Now about the BTBs. I would say nope to them for you until you try one. They are 35" scale, they have a wider than normal nut 47mm instead of 45mm (if Im corectly), and the string spacing on the bridge is 19mm, which is pretty wide. In other words, its pretty big bass, specailly for you coming from hand surgery and never playing bass it might feel like a strech.

    Have a look at the SR line, they are awesome, the only thing is the 16.5mm string spacing that might feel too close on a 5, again up to you to try. but if you play with a pick this might be better for you.

    IF you really want the BTB, you can do like me and get the BTB33 which is a 33" scale with 45mm nut and 17mm striing spacing. This one comes with a hich C, but I changed it into a normal bass with a lowB. no problem, I jsut needed to get a .135 string for the B.


    also forgot to mention about the tunning you want to play, basses are not as flexible on tunnings like a guitar do. So if you want a dropC bass, then you need to buy a dedicated string set for it. The standard string gauge for a BEADG is not gonna cut it, either by tunning up from the B or tunning down from the E. I tried, end up awfull
     
  15. 70Seven

    70Seven Ibanez Foerever!!!

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    Thanks for all the advice guys, really helpful. So I'm starting to understand that a 6 String is most likely not what I'd need. 5 Would do better and even maybe a 4 string. For the last few years I've been playing Thrash metal mostly, Old Metallica, Old Megadeth mostly and some Maiden here and there, That's about 90% of what I play. But if I start playing bass I'd love to learn some of those song I knew on guitar on Bass but I'd also love to learn some Rush for example..

    Not even 100% I'll make the switch, I don't even have a surgery date yet for my CTS, I'll see what happens but this thread have been very helpfull so far.

    thanks.
     
  16. A-Branger

    A-Branger SS.org Regular

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    yeh most of those songs are 4 string bass songs. But having a 5 could help if you wanna jump into 7 string territory stuff.

    You dont have to wait till you get your operation, if you wanna play bass, just buy one and go for it. Being something new it might spark you to play more. At least it would give you a new territory to explore and a new fun side to play songs that otherwise you would be pretty over them. Like you prob are bored to death to play the same Master of Puppets, but now try it on bass and you would be itching to get home to play it.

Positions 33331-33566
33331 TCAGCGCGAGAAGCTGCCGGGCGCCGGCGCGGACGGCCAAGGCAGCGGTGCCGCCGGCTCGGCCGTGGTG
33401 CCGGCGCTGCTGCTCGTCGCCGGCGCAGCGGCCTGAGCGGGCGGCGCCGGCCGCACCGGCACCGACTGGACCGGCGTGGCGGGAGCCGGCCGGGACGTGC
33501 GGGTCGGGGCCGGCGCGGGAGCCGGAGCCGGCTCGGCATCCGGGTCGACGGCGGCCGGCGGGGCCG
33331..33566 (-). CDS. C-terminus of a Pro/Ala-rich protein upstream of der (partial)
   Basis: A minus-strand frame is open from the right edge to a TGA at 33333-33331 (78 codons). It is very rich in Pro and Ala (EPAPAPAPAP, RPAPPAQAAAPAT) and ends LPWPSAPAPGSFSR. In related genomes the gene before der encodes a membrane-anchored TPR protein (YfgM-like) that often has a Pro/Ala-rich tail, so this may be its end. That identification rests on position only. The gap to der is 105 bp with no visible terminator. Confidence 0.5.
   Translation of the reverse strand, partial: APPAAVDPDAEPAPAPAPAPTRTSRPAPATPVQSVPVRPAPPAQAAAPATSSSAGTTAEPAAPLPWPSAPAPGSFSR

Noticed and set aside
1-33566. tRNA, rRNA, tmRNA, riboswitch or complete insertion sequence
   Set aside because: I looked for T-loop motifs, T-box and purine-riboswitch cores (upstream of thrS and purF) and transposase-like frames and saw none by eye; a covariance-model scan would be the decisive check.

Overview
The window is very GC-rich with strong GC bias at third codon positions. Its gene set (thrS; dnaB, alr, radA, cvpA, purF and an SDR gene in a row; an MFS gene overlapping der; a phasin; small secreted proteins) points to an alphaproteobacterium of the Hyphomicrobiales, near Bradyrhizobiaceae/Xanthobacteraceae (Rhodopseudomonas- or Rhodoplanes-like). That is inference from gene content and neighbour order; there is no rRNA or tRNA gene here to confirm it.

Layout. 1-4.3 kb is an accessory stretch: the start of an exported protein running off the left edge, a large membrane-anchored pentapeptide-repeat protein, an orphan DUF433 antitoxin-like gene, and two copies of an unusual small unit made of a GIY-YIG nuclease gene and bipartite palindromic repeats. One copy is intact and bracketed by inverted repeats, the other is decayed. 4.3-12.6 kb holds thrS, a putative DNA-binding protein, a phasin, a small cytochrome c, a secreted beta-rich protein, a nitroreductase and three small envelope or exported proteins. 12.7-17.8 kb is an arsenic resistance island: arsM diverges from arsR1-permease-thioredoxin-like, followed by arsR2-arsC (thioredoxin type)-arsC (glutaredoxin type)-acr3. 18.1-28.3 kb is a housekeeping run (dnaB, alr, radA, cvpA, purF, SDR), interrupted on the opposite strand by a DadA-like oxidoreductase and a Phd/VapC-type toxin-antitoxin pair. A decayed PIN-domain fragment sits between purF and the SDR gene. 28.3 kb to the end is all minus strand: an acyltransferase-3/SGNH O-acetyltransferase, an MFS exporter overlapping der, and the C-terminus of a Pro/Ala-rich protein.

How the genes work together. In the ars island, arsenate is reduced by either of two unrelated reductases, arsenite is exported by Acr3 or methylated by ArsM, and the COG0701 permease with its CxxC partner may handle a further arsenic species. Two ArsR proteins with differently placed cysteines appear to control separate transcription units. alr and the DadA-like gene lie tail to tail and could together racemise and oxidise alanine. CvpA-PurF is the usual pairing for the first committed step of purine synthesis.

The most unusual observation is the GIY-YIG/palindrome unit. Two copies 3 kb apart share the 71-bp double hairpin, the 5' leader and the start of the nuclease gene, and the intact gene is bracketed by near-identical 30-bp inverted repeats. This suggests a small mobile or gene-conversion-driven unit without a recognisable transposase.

btw give a try to Orion for a good challenge ;)
     
  17. BenjaminW

    BenjaminW SS.org Regular

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    Am I allowed to call you John Myung since you're using a six string bass like Myung himself?
     
  18. vilk

    vilk Very Regular

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    I'm a guitarist, not as long as you yet, but I just got my first bass earlier this year, just four strings.

    Recently I've been thinking that I'd prefer a 5 string bass simply because I like to anchor my thumb on the string. I mean, I can play without anchoring my thumb at all, or I can put it on the pickups... but when I play the higher strings I enjoy the feeling of having my thumb anchored on the string before it. I think: Gee, wouldn't it be nice to have a string as an anchor even when I'm playing the E string.

    What do you guys think of that? Is anchoring your thumb even considered proper bass technique? Would you ever buy a 5 string just to play 4 string songs on?

    Either way, even though I'm not exactly a person to go to for bass advise, even if you think you only need four strings it might still be a good idea to get a 5 string!
     
  19. A-Branger

    A-Branger SS.org Regular

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    I anchor my thumb on the pickup for the owest string and then either on the low B or E depending on what I play.

    it depends on the pickups you ahve tho, my previous bass was really comfortable, the current one I ahve its not so much as the pickup starts further out from the string.

    But nop, dont buy a 5 string jsut for that reason only. Because then you would ahve to deal with mutting that string. Plus necks feels different. BUT, you might like the extra low range? or the comfort of playing the same notes in different part of the neck?

    just get used to use the pickup as anchring point if you have 0 plans on using the low B
     
  20. laxu

    laxu SS.org Regular

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    Inspired by A-Branger I ended up doing this on my BTB33 as well and let me tell you, that bass is perfect for a guitarist. I primarily play guitar and just dabble with bass and the shorter 33" scale and the narrower string spacing makes the BTB33 more comfortable to play for me. I don't get along with the normal 35", wide string spacing BTB lineup at all. To install the low B you do need to file the nut to fit the strings but once that is done it feels good to play even on the low B despite being a short scale length. Sounds fine too.

    I like the high C but feel that a low B is more useful. The wider fretboard of a 6-string can make playing more difficult as you don't really need the high C most of the time.